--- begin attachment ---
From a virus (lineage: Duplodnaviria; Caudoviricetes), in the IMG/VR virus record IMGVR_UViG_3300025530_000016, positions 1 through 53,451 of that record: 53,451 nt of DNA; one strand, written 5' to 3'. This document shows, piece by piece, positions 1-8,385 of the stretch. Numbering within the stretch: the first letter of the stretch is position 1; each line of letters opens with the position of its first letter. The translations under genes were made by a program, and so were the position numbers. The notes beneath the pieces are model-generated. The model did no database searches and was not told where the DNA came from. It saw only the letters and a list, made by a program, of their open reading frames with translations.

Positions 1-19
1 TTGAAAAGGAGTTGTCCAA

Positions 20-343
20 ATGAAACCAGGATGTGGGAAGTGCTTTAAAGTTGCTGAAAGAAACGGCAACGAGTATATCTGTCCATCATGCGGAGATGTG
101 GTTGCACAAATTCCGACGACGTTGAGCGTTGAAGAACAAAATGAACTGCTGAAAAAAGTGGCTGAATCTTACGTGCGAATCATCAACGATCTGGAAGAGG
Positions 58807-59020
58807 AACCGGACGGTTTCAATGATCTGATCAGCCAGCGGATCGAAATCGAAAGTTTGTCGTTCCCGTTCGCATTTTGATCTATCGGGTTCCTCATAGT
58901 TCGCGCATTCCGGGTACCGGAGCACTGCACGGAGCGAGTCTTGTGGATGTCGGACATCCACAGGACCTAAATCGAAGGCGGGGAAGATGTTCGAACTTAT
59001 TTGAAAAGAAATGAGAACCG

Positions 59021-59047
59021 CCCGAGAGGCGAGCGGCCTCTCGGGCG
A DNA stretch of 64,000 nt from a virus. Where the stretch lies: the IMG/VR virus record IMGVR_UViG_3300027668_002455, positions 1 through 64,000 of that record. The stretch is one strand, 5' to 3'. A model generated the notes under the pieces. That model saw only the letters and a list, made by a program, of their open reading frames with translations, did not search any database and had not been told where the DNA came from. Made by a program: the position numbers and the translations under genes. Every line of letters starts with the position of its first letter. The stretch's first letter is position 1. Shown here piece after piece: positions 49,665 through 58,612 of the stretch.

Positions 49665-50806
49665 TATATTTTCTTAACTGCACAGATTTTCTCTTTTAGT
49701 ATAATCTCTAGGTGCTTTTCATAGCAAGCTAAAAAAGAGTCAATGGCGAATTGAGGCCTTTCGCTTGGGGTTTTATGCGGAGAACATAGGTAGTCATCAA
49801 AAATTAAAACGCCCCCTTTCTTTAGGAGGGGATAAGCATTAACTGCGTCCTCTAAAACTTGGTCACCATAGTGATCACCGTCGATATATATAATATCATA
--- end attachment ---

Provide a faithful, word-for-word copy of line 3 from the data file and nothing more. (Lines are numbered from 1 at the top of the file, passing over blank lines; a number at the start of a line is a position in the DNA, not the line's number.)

1 TTGAAAAGGAGTTGTCCAA